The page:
The main formats are greyscale, RGB and YUV. Greyscale and RGB are familiar to all. YUV (sometimes referred to as YCbCr) separates the brightness information (also called luminance and symbolized as Y) of each pixel from the color information (called chrominance and symbolized as U and V). YUV evolved when early black-and-white television started including color, but still had to be compatible with black-and-white receivers. There is a whole family of formats in the YUV category based on how color is stored. For instance, the human eye is less sensitive to color than to the brightness of a pixel. This means there can be a brightness for each pixel, and the color values can be shared between adjacent pixels—a natural form of compression. Frequently used terms include the following:

  • YUV444 (there is a Y, U and V for each pixel).

  • YUV422 (Y for each pixel, U and V shared between adjacent horizontal pixels).

  • YUV420 (Y for each pixel, U and V shared between adjacent horizontal and vertical pixels).

There is a lot of variation in formats for how the information is stored in memory. One of these variations is whether the components are “planar” or “packed”. In planar formats, all the Ys are stored together, followed by blocks of Us or Vs. The packed formats store the components mixed together.

Glutcam accepts RGB, greyscale, planar YUV420 and packed YUV422. Some sources supply only JPEG; Glutcam does not speak JPEG.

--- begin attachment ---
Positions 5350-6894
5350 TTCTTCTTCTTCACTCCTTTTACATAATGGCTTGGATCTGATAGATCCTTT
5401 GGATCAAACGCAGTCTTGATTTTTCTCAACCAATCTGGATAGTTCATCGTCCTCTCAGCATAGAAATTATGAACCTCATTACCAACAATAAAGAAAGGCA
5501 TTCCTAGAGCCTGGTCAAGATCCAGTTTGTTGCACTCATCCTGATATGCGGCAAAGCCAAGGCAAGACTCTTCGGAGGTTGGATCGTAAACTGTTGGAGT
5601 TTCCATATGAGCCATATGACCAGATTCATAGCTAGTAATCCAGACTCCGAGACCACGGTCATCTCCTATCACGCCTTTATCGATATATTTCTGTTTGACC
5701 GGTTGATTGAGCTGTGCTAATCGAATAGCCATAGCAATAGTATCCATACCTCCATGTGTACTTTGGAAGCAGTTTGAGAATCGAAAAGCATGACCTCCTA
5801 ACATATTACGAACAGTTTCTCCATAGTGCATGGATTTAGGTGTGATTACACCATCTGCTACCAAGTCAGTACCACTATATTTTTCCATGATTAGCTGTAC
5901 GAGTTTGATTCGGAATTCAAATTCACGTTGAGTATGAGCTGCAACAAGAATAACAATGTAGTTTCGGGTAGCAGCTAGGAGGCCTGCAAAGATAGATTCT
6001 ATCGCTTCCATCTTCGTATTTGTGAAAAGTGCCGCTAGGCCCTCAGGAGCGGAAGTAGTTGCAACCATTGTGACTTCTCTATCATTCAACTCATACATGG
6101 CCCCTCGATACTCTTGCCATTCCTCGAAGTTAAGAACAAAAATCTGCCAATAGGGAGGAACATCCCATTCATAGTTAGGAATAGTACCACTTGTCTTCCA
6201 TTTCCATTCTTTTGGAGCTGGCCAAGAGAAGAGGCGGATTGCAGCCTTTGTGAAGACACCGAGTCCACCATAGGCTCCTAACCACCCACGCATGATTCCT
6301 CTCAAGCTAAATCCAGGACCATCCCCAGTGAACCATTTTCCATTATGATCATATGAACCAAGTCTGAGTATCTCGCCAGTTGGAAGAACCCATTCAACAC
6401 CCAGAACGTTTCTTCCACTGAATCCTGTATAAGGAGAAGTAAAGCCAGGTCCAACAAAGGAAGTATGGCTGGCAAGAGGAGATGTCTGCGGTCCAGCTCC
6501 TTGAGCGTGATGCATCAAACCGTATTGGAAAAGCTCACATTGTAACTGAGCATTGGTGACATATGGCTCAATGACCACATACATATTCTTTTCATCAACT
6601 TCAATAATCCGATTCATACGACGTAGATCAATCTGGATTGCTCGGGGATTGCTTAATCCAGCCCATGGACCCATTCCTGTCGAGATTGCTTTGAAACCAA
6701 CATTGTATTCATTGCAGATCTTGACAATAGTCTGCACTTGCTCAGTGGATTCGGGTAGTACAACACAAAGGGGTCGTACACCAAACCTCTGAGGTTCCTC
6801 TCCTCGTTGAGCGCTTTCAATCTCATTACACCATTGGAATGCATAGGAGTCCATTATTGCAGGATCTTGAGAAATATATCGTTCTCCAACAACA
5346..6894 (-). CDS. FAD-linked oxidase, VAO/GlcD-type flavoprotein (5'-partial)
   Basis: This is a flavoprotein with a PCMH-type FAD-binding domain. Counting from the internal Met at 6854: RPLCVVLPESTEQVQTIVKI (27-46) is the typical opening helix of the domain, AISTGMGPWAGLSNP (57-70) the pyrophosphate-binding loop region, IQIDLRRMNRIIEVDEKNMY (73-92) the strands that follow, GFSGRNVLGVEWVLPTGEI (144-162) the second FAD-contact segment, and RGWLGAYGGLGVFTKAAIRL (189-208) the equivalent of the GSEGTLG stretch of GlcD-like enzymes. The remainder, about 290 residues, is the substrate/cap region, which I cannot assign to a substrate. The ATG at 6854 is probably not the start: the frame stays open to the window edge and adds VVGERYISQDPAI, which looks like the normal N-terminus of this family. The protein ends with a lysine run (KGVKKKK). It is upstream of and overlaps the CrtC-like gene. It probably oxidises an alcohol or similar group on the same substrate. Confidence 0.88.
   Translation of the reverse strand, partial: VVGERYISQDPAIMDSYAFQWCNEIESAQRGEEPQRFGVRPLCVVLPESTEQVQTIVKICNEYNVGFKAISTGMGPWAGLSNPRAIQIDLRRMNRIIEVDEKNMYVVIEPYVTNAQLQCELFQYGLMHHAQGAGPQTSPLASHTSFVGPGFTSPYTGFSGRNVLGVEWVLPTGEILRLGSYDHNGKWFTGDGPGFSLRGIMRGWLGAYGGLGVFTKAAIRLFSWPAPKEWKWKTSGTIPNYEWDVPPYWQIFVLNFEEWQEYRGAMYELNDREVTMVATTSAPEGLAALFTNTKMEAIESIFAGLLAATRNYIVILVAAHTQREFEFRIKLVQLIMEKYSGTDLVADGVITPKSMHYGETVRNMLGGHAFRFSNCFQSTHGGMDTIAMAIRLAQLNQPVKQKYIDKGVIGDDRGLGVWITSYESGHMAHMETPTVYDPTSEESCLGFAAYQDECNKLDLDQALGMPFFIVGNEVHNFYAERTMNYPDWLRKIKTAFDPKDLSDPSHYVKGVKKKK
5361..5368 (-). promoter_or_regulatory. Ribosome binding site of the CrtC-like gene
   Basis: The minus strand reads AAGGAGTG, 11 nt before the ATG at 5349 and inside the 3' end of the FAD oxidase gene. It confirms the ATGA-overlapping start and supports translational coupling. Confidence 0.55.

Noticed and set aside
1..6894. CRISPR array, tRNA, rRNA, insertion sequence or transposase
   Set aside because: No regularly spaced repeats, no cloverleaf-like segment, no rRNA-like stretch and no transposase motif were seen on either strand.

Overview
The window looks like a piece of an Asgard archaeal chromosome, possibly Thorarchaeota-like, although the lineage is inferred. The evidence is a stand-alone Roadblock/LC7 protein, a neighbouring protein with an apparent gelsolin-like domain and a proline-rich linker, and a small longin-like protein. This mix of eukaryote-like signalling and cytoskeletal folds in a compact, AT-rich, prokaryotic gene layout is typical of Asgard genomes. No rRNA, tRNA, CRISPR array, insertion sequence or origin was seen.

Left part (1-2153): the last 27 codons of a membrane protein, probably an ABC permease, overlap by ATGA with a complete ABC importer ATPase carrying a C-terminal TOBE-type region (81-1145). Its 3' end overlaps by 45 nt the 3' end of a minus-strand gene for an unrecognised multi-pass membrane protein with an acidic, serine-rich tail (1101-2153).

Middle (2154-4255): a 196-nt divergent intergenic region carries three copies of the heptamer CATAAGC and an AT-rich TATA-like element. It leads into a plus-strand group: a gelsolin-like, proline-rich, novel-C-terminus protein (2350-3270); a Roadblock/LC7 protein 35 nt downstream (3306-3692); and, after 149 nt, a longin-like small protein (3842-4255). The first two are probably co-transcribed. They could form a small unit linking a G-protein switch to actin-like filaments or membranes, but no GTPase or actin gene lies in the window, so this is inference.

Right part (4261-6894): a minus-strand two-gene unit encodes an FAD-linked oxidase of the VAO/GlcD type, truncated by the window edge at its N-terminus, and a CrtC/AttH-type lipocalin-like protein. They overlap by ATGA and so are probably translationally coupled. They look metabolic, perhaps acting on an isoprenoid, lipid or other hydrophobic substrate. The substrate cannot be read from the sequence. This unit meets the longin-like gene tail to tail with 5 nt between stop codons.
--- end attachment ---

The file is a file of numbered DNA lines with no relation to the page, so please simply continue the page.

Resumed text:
V4L2 covers how we get the data in; to display the data, we use OpenGL. OpenGL is a real-time graphics library that SGI first released in 1992. Brian Paul released the Mesa implementation of the OpenGL API in 1995. Mesa allowed OpenGL to run completely in software. SGI gave the OpenGL sample implementation an open-source license in 2000. You may have OpenGL on your machine from Mesa, or you might be able to get it from your graphics card vendor. Vendors frequently release OpenGL libraries that take advantage of their graphics hardware to run faster than a software-only version. In 2006, control of the API passed to the Khronos Group, a nonprofit technology consortium. Today, you can find OpenGL in everything from supercomputers to cell phones.

OpenGL contains two processing paths: the fragment processing path and the pixel processing path. The fragment processing path is the best known one. You feed in information about lights, colors, geometry and textures, then OpenGL generates an image. The second path is the pixel processing path. The pixel processing path starts with pixels and textures and lets you operate on those to generate an image. An optional part of OpenGL, called the ARB Imaging Subset, builds some common image processing operations into OpenGL. Even without the imaging subset, plenty of operations are built in for scaling, warping, rotating, combining images and overlays. OpenGL also contains the compiler and runtime environment for shaders written in the the GLSL shader language. This brings us to the next piece, shaders.

A shader is a small program that runs (ideally completely) on the GPU. Shaders can be written in several languages. Microsoft has High Level Shader Language (HLSL). In 2002, NVIDIA released Cg (C for Graphics). OpenGL has GLSL (OpenGL Shading Language). A shader can answer one of two questions:

  1. Where do I draw? (A vertex shader.)

  2. What color is this part of the image? (A fragment shader.)